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  • Writer's picturePaige Latham Didora

What Can Craft Malt Do for You?

It’s impossible to expect the average craft beer consumer to picture a field of barley while tipping one back in a modern taproom. Still, craft beer is as much an agricultural product as it is an alcoholic one. Though the average taproom may feel appropriately far removed from the amber waves of grain, there would clearly be no beer without barley.

But a new truth is also emerging -- barley, and those who grow it, depend on beer. Barley acreage in the US is falling. The USDA reports that the amount of barley used for animal feed sunk from 319 million bushels in the 1980s to a meager 7 million expected in 2019’s harvest. Malting barley -- that is, barley destined for the kiln -- has meanwhile been a grower’s life preserver. Farmers who never grew grains at all are getting in on the venture, like Thrall Family Farms, a 600-acre tobacco farm in Windsor, Connecticut. Half of their acreage is now dedicated to malting barley plus a few other beer-friendly grains.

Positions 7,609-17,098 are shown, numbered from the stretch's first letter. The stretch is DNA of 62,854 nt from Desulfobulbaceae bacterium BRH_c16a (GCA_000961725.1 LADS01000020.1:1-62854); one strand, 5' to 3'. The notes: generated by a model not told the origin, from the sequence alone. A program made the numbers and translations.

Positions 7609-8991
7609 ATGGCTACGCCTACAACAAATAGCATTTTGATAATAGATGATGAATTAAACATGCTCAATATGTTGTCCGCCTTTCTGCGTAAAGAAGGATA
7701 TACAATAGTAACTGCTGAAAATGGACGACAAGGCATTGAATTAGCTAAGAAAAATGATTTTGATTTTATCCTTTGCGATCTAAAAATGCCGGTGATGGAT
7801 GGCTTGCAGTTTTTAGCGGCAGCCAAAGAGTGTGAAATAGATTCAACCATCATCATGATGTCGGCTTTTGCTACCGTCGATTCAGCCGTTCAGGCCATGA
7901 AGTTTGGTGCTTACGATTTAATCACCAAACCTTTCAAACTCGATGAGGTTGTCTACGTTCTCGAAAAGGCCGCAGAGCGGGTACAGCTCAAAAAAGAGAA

While barley’s assist can be attributed to the beverage industry in general, it’s really craft beer that deserves the credit. When compared to industrial-scale brewing, craft beer uses three to four times as much barley to produce the same final volume.

The first US malted barley varieties were created from feed varieties of barley. The ratios of protein to carbohydrate in these crops were abysmal for the nation’s early brewers. Even as late as the 1930’s, little progress was made on developing grains that would push the product of beer forward. In 1938, the American Malting Barley Association was founded with the goal of improving and developing varietals used in brewing and distilling.

Tasting Valley Malt at the Big Beers, Belgians, and Barleywines festival

What is Craft Malt?

Today, there is no shortage of barley that’s engineered only to become malt. Thanks in part to the enterprising nature and dedicated research of AMBA, the US is home to the largest single-site malting facility in the world, Rahr Malting Co. in Shakopee, Minnesota. But AMBA doesn’t only support the powerhouses, they exist to serve the industry overall, including a growing segment of craft malthouses. “We have always had big and small working together, which I am very proud of,” says Mike Davis, President of the AMBA since 1984. “In ‘84, there were no craft maltsters. Now they have a guild.”